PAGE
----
Linear actuators are machine tool elements that are used in many sophisticated machine tools. The actuator is designed to transfer lines to provide a linear motion to the slides. Power and motion are obtained from a motor-driven ball screw or an acme screw assembly. Some linear actuators have rods while others are rod less. Depending on the application, linear actuators can be designed to operate in tight tolerances. The load being moved is attached to the end of the screw or rod and it is unsupported. The screw can be either direct, belt or gear driven.
When looking for a linear actuator, drive screw specifications that you should consider include drive screw type and screw lead. Features include self-locking, limit switches, motor encoder feedback, and linear position feedback. You can either use acme screws or ball screws. Acme screws can generally hold loads without power but they are usually less efficient than the ball screws. In addition, acme screws also usually have a shorter life span, but they are more robust to shock loads. If backlash is a concern for you then it is probably better to use a ball screw as they have lower friction and therefore higher efficiency than lead screws. The screw lead refers to the distance the rod advances with one full turn of the screw.
When looking for a linear actuator the dimensions you should consider include retracted length, width, height, and weight. The unit’s housing can have flanges, rear clevis, side angle brackets, side lugs, tapped holes, trunnion, and spherical bearings. The rod ends can be clevis, female eye, female thread, male thread, and spherical bearing.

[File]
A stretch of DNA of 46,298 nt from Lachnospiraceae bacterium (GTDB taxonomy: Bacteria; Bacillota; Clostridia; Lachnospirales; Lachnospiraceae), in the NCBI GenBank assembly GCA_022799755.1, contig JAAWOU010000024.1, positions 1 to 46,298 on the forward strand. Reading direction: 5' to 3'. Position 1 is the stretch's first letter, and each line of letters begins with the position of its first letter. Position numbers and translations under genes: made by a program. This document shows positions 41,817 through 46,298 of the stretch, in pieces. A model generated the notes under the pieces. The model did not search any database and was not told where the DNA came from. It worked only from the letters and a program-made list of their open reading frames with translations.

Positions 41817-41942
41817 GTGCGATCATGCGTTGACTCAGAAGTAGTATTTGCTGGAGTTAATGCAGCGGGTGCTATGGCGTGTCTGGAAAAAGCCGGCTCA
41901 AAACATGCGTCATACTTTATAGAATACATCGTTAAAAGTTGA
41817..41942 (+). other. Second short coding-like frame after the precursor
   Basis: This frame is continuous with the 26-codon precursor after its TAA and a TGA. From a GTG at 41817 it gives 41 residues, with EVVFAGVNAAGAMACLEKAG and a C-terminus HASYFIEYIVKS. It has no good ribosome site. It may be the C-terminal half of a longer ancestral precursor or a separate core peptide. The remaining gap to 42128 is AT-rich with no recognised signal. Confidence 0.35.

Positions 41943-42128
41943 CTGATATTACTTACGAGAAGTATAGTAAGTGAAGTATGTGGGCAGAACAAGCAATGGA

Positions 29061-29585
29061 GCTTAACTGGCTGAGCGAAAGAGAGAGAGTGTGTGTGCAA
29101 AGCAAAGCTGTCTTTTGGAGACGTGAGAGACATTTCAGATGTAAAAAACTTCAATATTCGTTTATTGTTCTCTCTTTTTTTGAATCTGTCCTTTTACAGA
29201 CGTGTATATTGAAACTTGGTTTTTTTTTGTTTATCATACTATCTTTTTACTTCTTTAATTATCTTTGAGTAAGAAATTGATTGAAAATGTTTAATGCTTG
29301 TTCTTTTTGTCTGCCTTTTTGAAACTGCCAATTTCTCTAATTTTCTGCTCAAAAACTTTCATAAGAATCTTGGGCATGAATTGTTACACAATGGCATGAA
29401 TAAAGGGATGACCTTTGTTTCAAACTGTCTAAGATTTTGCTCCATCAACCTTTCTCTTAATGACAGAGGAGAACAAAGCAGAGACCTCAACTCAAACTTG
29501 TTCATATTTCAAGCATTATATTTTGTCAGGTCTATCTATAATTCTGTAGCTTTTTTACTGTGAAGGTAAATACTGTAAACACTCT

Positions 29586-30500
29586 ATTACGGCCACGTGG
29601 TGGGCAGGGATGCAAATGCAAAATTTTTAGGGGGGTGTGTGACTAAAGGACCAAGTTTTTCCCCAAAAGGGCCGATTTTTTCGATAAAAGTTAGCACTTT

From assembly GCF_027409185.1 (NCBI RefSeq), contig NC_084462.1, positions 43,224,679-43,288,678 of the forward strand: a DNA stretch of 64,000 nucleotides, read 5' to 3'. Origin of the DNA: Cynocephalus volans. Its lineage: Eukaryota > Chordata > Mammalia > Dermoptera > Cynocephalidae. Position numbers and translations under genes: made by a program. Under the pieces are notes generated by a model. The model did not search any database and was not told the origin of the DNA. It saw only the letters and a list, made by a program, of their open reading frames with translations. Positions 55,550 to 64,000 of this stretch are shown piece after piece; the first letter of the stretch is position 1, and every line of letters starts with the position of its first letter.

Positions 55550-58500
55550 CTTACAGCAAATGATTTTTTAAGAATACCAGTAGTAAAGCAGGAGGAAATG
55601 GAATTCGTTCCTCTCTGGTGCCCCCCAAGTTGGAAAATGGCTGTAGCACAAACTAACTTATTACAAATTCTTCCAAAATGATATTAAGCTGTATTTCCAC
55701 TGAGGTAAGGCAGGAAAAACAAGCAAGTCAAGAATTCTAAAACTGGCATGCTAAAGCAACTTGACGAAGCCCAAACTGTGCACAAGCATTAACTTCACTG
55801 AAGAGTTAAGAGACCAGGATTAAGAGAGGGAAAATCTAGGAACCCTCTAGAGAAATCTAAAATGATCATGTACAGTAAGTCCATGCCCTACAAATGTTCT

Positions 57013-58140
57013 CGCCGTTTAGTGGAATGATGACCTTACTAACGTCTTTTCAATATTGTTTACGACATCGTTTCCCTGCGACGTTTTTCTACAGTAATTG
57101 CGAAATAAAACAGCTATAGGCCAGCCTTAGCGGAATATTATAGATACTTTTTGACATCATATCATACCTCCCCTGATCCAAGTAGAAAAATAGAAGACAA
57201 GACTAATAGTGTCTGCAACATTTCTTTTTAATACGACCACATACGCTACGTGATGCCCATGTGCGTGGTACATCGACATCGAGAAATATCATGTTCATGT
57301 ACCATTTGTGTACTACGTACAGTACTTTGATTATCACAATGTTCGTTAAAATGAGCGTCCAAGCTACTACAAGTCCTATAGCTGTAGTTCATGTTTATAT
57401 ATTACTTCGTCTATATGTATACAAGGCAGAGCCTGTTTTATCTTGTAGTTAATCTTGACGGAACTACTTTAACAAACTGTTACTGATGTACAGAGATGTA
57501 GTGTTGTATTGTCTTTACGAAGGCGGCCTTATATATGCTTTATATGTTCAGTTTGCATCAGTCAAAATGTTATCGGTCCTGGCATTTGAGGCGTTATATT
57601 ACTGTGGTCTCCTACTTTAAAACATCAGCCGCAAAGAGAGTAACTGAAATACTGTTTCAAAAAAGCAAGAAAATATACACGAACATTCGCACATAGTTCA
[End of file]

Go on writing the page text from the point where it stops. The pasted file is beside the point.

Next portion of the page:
While selecting the linear actuator, there are several other important features that you should take into consideration.
- The total weight or load that it can move
- Holding brakes
- The stroke (the maximum length between completely retracted and extended positions)
- The maximum speed of travel and the backlash error that occurs when the direction of travel is reversed.
Motors for linear actuators can be DC, DC Servo, brushless, AC, AC Servo, stepper etc. Input power can be specified for AC, DC and stepper motors. Other industrial devices such as hydraulic or pneumatic cylinders can also be used to produce the motion and power a linear actuator. Holding brakes can be used to hold the actuator in position while machining or other types of processes are being performed.
Other devices that should be used with a linear actuator include: torque limiters; overload slip clutches, thermal overload protection, protective boost and cushions at the ends to absorb the impact, etc. Water and fluid resistant actuators are also available.